Manufacturing News

Ireland poised for growth in dairy production, value-added ingredients

When European milk price quotas come to an end next year, the Irish dairy industry expects a business boom

ireland cowsThe Irish dairy industry expects to see a lot more green than just what is on its bucolic, rolling hillsides. A combination of increased dairy production after milk quotas end in 2015, growing consumer demand for dairy products from grass-fed cows and a focus on more sustainable processing point to an upswing in Irish dairy exports—and profits—for two of its key producers Glanbia and Dairygold.

As Ireland’s leading dairy ingredients company, Glanbia annually produces 6 billion liters of processed milk, 527,000 tons of cheese and 268,000 tons of dairy-based ingredients. A major supplier to world-class food and beverage manufacturers such as Nestlé and Danone, Glanbia produces one-third of the milk and whey in Europe.

To meet growing demand, Glanbia is building a €150 million greenfield facility in Belview, County Kilkenny. All products from this nutrition segments productionfacility, expected to be operational in 2015, will be exported. This is the first greenfield dairy plant built in Ireland in 30 years.

Even during this period of growth, Glanbia is embracing a culture change within it ranks. The company is focusing on accountability, GMPs and health and safety, according to Jim O’Neill, head of operations at Glanbia. In addition, the dairy processor employs lean manufacturing and continuous improvement tools as it simultaneously works to emphasize sustainability in milk and dairy production. For example, Glanbia was the first dairy company in the world to achieve the Energy Management Standard in 2007 (IS 393 and ISO 50001).

Dairygold, the largest farmer-owned food/agribusiness in Ireland, is positioned to meet the demand for growing global dairy trade by 2020. The company plans to expand peak week production from 29 million liters to 52.9 million liters by 2020. This involves a €200 million investment over seven years. (Irish dairy plants operate approximately 40 weeks per year, with April and May as the peak months for production.)

According to Dairygold CEO Jim Woulfe, the company is embracing an efficiency culture, not only via its highly skilled workforce, but with its emphasis on process optimization and energy efficiency. New equipment allows a continuous drying process, while a focus on water recovery, heat recovery and reduced emissions supports the company’s sustainability goals. For example, Woulfe says a recent investment in anaerobic digester technology puts Dairygold on the right path for future success.

Focus on research and state-of- the-art technology

Ireland’s dairy industry is supported by Teagasc, the country’s agriculture and food development authority. The agency predicts that Ireland’s milk output will increase 50 percent by 2020.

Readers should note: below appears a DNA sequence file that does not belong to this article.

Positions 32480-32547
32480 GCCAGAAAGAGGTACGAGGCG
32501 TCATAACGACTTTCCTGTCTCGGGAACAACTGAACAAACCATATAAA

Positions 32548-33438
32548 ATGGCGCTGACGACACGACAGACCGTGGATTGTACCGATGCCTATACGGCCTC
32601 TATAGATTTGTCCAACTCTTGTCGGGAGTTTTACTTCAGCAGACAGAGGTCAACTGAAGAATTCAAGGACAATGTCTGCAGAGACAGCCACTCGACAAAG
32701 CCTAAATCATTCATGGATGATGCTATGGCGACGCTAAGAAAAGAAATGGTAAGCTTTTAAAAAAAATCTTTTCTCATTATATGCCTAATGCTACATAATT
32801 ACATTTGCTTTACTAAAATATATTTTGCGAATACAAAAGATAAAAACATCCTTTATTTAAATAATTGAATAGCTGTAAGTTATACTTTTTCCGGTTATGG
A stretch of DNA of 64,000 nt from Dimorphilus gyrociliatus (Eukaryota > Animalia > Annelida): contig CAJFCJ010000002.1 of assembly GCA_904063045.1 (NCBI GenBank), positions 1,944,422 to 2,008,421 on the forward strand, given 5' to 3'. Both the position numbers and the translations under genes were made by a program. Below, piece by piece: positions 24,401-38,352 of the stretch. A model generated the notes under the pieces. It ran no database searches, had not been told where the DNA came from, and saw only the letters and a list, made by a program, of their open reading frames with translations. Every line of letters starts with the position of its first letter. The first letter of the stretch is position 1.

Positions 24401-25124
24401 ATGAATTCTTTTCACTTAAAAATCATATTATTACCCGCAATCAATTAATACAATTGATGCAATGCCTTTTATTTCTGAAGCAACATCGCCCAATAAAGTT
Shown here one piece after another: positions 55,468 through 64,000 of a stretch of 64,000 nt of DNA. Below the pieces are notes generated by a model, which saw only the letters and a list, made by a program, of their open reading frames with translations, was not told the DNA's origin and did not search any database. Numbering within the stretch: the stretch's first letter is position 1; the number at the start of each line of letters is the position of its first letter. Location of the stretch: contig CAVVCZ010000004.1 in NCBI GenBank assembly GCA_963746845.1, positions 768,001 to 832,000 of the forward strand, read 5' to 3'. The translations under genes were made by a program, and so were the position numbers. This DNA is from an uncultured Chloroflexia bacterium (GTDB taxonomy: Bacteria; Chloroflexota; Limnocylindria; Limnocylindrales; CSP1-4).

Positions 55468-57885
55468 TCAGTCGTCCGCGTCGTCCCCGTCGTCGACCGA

The country’s pasture-based production system focuses on grass breeding, animal nutrition and food safety and innovation. Teagasc’s research center is also spotlighting food safety research, not just in the dairy sector, but in cereal, bakery and beverages as well.

A highlight of the center is its extensive pilot plant facilities, which include small-scale commercial processing, contract R&D, pre-commercial manufacturing, and technical advice and support in dairy, dried foods, bioprocessing, beverage, liquid foods, ingredients and yellow fat spreads. At present, more than 15 companies have a presence onsite at the research center. Plans are underway to build a Future Foods Innovation Hub with a state-of-the art processing plant on land adjacent to the current research facility.

Another example of Irish dairy industry innovation comes from dairy farming equipment maker Dairymaster, a company that focuses on food safety and food quality all the way back to the farm. The company’s milking equipment mimics a calf feeding from the mother cow, reaps 5 percent more yield and allows faster milking. In addition, the company’s new MooMonitor identifies precisely when a cow is ready to breed, since for a cow to produce milk, it must first have a calf.

Editor’s Note: Enterprise Ireland invited a group of American journalists to visit various dairy-related manufacturing sites and the Teagasc research center within the country earlier this month. The government agency’s objective is increased exports, employment and prosperity in Ireland.

Glanbia’s Belview facility at a glance

Land size required

20.9 hectares purchased; 9.9 hectares within current development

Building footprint

23,500 sq. m.

Milk processing capacity

700+ million liters of milk per year

Drying capacity

2 x 7.5 tonnes per hour dryers


100,000 tonnes of dairy powders per year

Capital investment

€150+ million

Ready for business

Spring 2015

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